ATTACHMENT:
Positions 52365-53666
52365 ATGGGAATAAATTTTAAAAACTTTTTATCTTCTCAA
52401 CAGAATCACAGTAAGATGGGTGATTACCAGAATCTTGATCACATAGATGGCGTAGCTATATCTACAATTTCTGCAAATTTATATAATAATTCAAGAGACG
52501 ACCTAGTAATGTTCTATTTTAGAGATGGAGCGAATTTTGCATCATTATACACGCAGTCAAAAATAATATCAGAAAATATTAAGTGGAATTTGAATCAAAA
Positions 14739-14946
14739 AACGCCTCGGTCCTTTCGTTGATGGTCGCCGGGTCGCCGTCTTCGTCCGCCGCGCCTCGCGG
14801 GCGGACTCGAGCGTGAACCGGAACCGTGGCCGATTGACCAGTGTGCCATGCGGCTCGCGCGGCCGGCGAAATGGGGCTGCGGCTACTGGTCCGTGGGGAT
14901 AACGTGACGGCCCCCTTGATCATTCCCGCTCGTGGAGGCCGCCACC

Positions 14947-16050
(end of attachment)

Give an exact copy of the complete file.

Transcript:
Positions 52365-53666
52365 ATGGGAATAAATTTTAAAAACTTTTTATCTTCTCAA
52401 CAGAATCACAGTAAGATGGGTGATTACCAGAATCTTGATCACATAGATGGCGTAGCTATATCTACAATTTCTGCAAATTTATATAATAATTCAAGAGACG
52501 ACCTAGTAATGTTCTATTTTAGAGATGGAGCGAATTTTGCATCATTATACACGCAGTCAAAAATAATATCAGAAAATATTAAGTGGAATTTGAATCAAAA
Positions 14739-14946
14739 AACGCCTCGGTCCTTTCGTTGATGGTCGCCGGGTCGCCGTCTTCGTCCGCCGCGCCTCGCGG
14801 GCGGACTCGAGCGTGAACCGGAACCGTGGCCGATTGACCAGTGTGCCATGCGGCTCGCGCGGCCGGCGAAATGGGGCTGCGGCTACTGGTCCGTGGGGAT
14901 AACGTGACGGCCCCCTTGATCATTCCCGCTCGTGGAGGCCGCCACC

Positions 14947-16050